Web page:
"You really miss the more open-ended topics when you have to memorize the locations of all of the countries and capitals in the world," said Joe Gross, 15, a sophomore in the International Baccalaureate program at St. Petersburg High School.
Lonely leaves and complicated geopolitical expositions pale in comparison, though, with "What would you do if you were baby-sitting a monkey?"
"Get serious now! When would THAT ever happen?" asked Charmelene Navales, 13, a seventh-grader at Southside Fundamental Middle School in St. Petersburg, where they faced the monkey prompt.
"Why I like ballet" provided more of a challenge for Tyler Jenkins, 13 and in the seventh grade at Southside.
The essay was assigned as punishment, Tyler said, for talking. "All I did was say one word," Tyler recounted. "All I said was, "but . . .' after my teacher warned us that the next person who said a word had to write an essay and share it with the class." Tyler had never danced ballet in his life.
Students agreed that if they aren't familiar with or don't like the subject matter, the assignment can be even more boring. "I didn't like the Rotary (Club) speech contest essay (last year); it was so boring because the topic was technology and I'm not really into that stuff. It took so long to find all of the information," said Kristine Putrino, 14, an eighth-grader at St. Raphael's Catholic School in St. Petersburg.
Jenna Sezionale, an eighth-grader at John Hopkins Middle School in St. Petersburg, said she didn't like being asked to write about her favorite toy. "They always ask you that," she said. "It feels like I've done that more than twice every single year." It's hard to look forward to writing about a topic that's chosen for you, she said, especially if it might not interest you.
"What is your favorite way of transportation?" was the worst essay prompt encountered by Southside seventh-grader Genevieve Kiernan, 12. "It's just a dumb topic!"
When you're really emotional about a certain subject, it also can be hard to write about. "The worst essay topic I had was about the Sept. 11 events because it was so difficult," said Tricia Bullock, 14 and in the eighth grade at Holy Family Catholic School in St. Petersburg. "I wanted to be angry, but at the same time sad. I was really emotional. Really overwhelmed!"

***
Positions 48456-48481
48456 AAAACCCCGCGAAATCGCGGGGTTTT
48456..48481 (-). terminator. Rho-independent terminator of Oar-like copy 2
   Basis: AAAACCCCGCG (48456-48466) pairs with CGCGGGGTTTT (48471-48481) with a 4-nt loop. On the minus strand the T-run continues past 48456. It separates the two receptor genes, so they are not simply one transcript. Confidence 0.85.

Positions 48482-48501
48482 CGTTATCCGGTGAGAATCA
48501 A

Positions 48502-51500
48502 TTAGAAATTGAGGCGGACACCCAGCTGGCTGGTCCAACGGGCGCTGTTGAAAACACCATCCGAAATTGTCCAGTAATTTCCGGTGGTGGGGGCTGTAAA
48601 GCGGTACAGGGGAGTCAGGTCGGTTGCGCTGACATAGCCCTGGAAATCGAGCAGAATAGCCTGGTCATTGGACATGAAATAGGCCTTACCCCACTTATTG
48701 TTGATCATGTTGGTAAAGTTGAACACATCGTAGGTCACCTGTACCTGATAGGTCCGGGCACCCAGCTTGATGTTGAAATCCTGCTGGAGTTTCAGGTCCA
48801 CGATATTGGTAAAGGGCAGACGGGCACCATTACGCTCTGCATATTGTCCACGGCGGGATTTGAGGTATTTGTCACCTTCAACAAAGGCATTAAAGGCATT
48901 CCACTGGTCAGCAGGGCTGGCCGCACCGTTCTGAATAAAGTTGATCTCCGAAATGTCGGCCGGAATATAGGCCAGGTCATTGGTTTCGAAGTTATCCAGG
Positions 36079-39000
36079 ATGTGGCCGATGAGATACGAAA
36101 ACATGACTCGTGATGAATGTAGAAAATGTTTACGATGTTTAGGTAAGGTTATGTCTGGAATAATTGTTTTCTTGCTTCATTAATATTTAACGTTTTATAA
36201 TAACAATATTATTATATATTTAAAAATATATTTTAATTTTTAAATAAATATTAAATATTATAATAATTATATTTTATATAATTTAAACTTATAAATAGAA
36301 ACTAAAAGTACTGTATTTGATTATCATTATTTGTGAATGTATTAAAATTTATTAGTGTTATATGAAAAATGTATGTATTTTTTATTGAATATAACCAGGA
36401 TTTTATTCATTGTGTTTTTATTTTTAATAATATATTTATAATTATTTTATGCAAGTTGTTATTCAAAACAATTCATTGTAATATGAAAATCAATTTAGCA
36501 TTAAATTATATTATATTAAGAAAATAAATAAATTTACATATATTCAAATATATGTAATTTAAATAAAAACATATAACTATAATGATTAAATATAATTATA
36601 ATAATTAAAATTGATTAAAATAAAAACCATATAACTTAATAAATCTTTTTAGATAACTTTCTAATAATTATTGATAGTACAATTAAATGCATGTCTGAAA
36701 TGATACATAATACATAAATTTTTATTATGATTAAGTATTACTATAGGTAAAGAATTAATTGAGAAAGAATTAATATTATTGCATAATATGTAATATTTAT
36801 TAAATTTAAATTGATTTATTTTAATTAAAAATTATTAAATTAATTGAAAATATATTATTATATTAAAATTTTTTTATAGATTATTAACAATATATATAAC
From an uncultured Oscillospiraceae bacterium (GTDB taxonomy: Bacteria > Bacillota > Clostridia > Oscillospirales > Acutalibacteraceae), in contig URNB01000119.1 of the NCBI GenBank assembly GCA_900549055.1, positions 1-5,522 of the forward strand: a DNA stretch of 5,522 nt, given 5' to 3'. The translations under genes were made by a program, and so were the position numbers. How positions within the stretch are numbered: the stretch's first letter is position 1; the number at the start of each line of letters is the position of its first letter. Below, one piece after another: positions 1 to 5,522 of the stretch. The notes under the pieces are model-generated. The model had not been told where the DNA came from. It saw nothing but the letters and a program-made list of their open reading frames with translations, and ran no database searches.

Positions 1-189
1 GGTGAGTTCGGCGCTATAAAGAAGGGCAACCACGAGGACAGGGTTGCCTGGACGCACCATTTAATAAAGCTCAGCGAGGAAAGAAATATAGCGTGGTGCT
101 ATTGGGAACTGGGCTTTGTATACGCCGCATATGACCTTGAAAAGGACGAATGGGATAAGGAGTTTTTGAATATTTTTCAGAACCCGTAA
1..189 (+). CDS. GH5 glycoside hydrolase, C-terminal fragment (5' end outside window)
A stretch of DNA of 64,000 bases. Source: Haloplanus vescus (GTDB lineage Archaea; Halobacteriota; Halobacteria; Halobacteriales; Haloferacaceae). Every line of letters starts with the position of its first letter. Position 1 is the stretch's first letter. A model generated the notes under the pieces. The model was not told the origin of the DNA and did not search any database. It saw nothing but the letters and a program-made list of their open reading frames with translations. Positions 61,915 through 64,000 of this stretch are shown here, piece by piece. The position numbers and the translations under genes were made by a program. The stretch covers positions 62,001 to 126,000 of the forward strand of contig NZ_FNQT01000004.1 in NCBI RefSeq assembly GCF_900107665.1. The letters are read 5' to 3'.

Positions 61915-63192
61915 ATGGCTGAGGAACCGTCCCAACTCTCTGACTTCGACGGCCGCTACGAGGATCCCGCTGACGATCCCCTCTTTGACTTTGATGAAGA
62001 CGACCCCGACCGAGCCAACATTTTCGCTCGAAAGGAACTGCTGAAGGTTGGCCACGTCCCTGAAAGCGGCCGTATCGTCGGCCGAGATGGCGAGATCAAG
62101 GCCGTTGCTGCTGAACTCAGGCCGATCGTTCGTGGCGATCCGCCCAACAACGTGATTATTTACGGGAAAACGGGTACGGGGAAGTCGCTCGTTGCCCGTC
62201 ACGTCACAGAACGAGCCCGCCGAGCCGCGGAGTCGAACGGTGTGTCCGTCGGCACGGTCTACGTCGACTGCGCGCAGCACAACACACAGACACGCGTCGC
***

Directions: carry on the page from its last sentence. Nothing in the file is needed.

Writing about a subject you have a feeling the readers won't like is difficult, too. " "The History of Cheese' was the most boring essay topic I've had," said 13-year-old Nathen Hedges, a seventh-grader at St. Raphael's. "No one really cares about it."
Even when the subject is something you care about, it can be annoying.
Chris Lueallen, a fifth-grader at Perkins Elementary School in St. Petersburg was assigned a poem or narrative essay that began with "I am . . ." He didn't like the assignment "because I don't know who I really am. Because I'm a lot of things," he said. Another reason he didn't like that essay challenge: He got a bad grade on it.
Rachel Rosen, a Perkins fourth-grader, said her least favorite essay topic was, "Describe what you'd do if you were a teacher." It was a timed writing assignment and she likes time to think, she said. Besides, she said, she doesn't want to be a teacher, partly because she doesn't "want to deal with 30 kids."
The memorable (miserable?) essay prompt is a fact of life, so many students advise you to take a deep breath and plunge in. At John Hopkins, eighth-grader April Palozie said the worst topic she ever had was, "What's good about having homework on the weekends?"
"It was a terrible assignment because NO ONE likes having homework on the weekend," she said. But she had to write something, so she penned that weekend homework "gets things out of the way, so there's less stress, and it's healthier."
No one said she had to believe what she was writing.
-- Compiled from reports by TASHYRA FEAZELL, MANDI-LOU SCHANTZ FELD, SAM FRENCH, ALLISON HOLDER, KRISTIN GROTECLOSS, FERDIAN JAP and AUTUMN SIEGEL, Times X-Team
Here are some noteworthy writing prompts from Tampa Bay area classrooms:
- If you were any fruit, what fruit would you be?
- If you found a leprechaun and you were allowed to ask it one wish, what would the wish be?
- What would you do if you became a monkey?
- Would you rather be a penguin or a dolphin?
- If you woke up and you saw a door, where would the door lead you?
Here's the rest of today's Xpress